Motor hoe, among past and present
This machine is extremely widespread, both at a professional and hobby level, to which, however, proper attention must be paid, above all from the safety point of view. Italian manufacturers, as market leaders, have given motor hoes an amazing versatility
The motor hoe is a small self-propelled agricultural machine, very popular in the hobby field, but which also finds a profitable application at a professional level, in the green maintenance sector, and the flora-vegetable nursery activity. As its name suggests, it is a machine for primary and secondary soil tillage, whose operativity, however, has recently been increased by adding a series of accessories to carry out also alternative operations. This has led, at least for the most performing models, to be partially assimilated to the motor cultivator, a machine that makes versatility its strong point.
In addition, the main differences between the motor hoe and rotary cultivator lie in the propulsion and power of the engine installed: rotary cultivators are in fact always equipped with two driving wheels, driven by engines (more frequently diesel than petrol) with a power greater than those installed on motor hoes, while the latter usually move forward thanks to the movement of the working organs and, in any case, pushed by the operator.
The motor hoe’s working organs are the blades, that is to say, sturdy L-shaped steel tools fixed radially in 4 or 6 on a rotating shaft moved by the propeller, almost always using a simple gearbox with two or more speeds, equipped with an appropriate clutch. To increase the machine’s versatility, the most advanced models are also equipped with one or even two power take-offs, the first that rotates proportionally to the engine speed, and the second one synchronized with the gearbox.
For obvious bulk and weight reasons, the engines installed on the hoes are always single-cylinder and cover a fairly wide power range, generally between 2-3 and 8-10 hp; smaller engines are usually fueled by petrol, while the most powerful are often diesel. Sometimes, different engines are offered as an alternative for the same model, both as to type and as the brand. From this last point of view, the leading manufacturers of the market are those typical of the entire sector of small powers: in no particular order: Honda, Lombardini, Koehler, Briggs & Stratton, etc.
On less powerful models, starting is tear-off, often recoil, while on the more powerful ones (and sometimes as an option also on the others) there is an electric starter.
Clutch and transmission
The clutch is almost always dry, single disc if the power to be transmitted is low, and multidisc in the other cases; in many cases, a simple mechanical gearbox with two or more speeds is installed with gears in an oil bath, used to rotate the working organ usually between 50 and 160 rpm. In some models, there is also the inversion of motion (the so-called “reverse gear”), at the minimum rotation speed.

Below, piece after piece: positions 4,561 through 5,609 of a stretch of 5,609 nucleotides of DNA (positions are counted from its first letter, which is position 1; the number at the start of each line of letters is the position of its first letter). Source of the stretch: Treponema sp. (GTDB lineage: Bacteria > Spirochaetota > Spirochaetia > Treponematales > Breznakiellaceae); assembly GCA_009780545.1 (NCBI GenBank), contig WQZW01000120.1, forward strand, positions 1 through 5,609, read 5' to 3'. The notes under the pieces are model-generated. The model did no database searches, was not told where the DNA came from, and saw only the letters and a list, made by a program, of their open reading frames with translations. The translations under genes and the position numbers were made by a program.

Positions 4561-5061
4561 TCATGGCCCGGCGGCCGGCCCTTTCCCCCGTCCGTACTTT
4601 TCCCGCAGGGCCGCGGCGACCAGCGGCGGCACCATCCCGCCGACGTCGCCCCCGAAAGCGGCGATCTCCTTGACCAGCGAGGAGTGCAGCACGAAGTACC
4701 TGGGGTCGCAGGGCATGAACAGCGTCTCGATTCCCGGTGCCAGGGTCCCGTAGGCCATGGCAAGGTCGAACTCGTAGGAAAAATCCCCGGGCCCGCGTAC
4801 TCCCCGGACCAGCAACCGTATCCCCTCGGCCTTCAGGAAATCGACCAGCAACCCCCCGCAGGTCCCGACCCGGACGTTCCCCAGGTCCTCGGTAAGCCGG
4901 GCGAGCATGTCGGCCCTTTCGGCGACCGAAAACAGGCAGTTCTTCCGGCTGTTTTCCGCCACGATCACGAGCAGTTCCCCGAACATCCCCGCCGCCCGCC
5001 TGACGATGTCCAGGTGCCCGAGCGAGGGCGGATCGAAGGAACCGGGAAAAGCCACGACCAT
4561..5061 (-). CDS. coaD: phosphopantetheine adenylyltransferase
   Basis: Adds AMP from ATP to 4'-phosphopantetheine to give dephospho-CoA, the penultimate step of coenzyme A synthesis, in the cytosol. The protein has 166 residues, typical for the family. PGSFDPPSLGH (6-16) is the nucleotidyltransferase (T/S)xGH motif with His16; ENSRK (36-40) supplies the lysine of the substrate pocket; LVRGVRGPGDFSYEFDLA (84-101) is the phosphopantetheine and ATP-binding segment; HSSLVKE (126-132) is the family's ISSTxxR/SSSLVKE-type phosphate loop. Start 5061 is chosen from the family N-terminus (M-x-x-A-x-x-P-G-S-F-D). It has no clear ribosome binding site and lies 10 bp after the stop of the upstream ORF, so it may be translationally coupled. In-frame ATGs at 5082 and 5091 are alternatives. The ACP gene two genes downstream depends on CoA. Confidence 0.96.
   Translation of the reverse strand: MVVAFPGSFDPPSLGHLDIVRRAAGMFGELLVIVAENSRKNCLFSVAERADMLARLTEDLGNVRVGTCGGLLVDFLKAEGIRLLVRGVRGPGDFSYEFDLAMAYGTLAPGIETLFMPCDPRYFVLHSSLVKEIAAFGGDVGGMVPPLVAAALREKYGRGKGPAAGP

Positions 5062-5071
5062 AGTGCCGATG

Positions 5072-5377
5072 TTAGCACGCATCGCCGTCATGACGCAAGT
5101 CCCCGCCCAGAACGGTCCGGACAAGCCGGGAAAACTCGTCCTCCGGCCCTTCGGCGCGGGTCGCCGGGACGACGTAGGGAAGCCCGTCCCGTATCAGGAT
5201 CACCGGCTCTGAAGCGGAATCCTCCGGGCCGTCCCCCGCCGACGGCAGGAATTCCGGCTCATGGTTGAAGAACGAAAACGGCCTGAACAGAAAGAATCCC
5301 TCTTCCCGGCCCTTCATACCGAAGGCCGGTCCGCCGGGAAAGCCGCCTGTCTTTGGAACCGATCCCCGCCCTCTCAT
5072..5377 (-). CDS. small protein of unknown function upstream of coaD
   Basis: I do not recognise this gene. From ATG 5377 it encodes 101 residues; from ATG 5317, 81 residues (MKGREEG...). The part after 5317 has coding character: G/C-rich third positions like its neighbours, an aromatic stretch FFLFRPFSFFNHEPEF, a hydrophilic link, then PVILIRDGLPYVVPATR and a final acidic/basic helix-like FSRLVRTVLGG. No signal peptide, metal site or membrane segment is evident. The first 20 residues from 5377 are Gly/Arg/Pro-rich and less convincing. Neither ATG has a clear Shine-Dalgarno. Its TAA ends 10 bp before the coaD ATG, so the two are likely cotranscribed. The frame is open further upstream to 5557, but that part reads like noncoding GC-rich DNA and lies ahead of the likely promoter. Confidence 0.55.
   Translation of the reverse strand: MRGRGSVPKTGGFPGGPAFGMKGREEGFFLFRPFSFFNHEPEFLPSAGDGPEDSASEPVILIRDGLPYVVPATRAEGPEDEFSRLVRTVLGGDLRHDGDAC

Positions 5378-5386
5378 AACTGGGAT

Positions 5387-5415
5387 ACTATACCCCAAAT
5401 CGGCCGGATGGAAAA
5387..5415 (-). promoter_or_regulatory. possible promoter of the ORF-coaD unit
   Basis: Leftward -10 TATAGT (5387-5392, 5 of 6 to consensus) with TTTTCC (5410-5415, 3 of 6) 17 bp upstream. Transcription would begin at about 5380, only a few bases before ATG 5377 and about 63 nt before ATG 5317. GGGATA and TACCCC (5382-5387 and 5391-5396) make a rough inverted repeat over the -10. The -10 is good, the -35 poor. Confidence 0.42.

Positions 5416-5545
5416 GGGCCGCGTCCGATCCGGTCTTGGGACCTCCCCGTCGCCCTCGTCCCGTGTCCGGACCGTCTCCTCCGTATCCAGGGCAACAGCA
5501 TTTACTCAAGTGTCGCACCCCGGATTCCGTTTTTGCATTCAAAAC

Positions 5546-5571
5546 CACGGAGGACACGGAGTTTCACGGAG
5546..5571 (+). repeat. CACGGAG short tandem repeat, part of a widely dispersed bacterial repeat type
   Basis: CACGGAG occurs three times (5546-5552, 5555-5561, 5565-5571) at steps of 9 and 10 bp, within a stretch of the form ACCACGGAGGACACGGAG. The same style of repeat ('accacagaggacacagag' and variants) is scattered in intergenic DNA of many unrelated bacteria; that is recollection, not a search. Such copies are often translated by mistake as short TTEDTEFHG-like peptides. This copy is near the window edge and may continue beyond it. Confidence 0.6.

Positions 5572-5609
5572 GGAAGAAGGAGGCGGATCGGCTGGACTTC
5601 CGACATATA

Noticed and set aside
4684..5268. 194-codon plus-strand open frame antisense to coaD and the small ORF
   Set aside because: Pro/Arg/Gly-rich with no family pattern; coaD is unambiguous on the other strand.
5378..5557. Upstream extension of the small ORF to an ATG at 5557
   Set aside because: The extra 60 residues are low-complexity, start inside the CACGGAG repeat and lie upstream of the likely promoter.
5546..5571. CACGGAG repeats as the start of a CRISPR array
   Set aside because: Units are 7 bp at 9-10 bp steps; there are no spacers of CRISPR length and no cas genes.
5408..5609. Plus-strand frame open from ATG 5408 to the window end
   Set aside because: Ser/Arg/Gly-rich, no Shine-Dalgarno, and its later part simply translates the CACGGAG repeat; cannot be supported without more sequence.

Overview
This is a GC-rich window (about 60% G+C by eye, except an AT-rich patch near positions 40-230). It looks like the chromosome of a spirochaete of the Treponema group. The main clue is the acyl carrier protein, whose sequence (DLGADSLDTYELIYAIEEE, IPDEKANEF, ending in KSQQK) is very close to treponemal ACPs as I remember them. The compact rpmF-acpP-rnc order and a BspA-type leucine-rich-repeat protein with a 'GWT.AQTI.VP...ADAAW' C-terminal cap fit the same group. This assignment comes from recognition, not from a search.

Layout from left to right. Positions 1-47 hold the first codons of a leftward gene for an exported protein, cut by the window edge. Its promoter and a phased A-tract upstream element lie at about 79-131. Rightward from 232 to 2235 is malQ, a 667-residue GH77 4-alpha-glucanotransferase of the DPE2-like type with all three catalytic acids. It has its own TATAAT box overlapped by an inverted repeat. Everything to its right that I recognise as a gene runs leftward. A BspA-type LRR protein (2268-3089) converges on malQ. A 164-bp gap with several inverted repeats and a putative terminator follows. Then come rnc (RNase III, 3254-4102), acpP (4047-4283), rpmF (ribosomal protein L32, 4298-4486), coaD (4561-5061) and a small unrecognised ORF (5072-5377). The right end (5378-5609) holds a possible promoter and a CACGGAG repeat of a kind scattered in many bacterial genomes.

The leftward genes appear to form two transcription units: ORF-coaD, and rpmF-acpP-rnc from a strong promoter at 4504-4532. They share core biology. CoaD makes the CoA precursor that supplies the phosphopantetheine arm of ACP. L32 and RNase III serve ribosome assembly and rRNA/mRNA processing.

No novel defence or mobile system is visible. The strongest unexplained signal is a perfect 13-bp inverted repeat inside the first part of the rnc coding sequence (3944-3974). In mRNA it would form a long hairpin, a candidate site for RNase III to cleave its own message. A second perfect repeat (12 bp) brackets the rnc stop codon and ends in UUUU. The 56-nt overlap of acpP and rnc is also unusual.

Alternatively, a belt drive is installed on some (low power) motor hoes.
Thanks to the combined effect of the rotation of the blades, and the advancement pushed by the operator, the tools run along a spiral path called “elongated cycloid”, for which each hoe impacts and cuts a “slice” of soil, chopping it also because of the impact of the detached plate against the protective casing of the working organ. The thickness of the slice depends on the number of blades mounted on the rotating shaft, on the rotation speed and the advancement speed and, logically, it will be as much smaller the more difficult it will be to till the soil.
During processing, to facilitate keeping the desired direction of advancement and control of the machine, side discs and the so-called “spur” can be mounted. In detail, the side disks also help defining the already worked area (useful for example when working with flower beds), while the spur, which can be mounted in front of or behind the rotor, acts as a rudder, to help to maintain directionality and the desired working depth, especially in very hard soils with abundant stone. That is why the vertical position of the spur of the machine is adjustable, usually within a rather wide range.
If the soil has already been worked, and it only needs refinement, the machine’s effort is logically lower, therefore the exploitation of the available power can be optimized by increasing the working width. For this reason, especially for high-end models, so-called “enlargements” are offered, that is, additional blade modules which, mounted at the two ends of the original rotor, increase the working width of the single pass.
The motor hoe is hand-guided, moved by the operator at a speed commensurate with the processing conditions (see box). To optimally prepare a compact soil, almost always two or more passes are needed. This affects the reachable depth of work thanks to the rotor sinking into always softer soil.
To achieve maximum driving versatility, the handlebars are almost always adjustable in height and completely rotatable, and in any case they can be tilted in the horizontal plane to make an off-set thrust practicable, so as to avoid trampling the ground and/or compact the delicate bottom of the furrow (which for example will then accept the seed) if a furrower is coupled to the motor hoe.
For short transfers, almost all models have a wheel positioned centrally in front of the machine so that they can be transported easily like a wheelbarrow, using the advantageous lever arm. During work, this wheel is raised, so as not to interfere with the rotation of the blades. Alternatively, for the high-end models, logically heavier, a pair of wheels can be mounted to be fixed to the side ends of the working part.
In some cases, there are also metal cage wheels or real tires with ribs. For safe parking of the machine, a small support foot is always provided, to be fixed in the front position.
wheels can be fitted as an alternative.